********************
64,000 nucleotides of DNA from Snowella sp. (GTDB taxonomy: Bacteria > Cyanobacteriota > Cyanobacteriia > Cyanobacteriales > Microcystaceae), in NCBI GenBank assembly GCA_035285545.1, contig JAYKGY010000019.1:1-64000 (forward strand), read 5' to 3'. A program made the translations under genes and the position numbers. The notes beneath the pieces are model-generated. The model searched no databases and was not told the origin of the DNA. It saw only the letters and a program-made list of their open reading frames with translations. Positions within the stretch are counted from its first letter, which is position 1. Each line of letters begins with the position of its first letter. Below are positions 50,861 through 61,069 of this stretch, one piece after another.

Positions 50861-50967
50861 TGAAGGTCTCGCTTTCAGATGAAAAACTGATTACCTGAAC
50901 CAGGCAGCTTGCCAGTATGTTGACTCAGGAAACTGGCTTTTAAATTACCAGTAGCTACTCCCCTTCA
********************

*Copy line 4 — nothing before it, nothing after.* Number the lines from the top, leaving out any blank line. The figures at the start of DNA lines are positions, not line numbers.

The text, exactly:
50901 CAGGCAGCTTGCCAGTATGTTGACTCAGGAAACTGGCTTTTAAATTACCAGTAGCTACTCCCCTTCA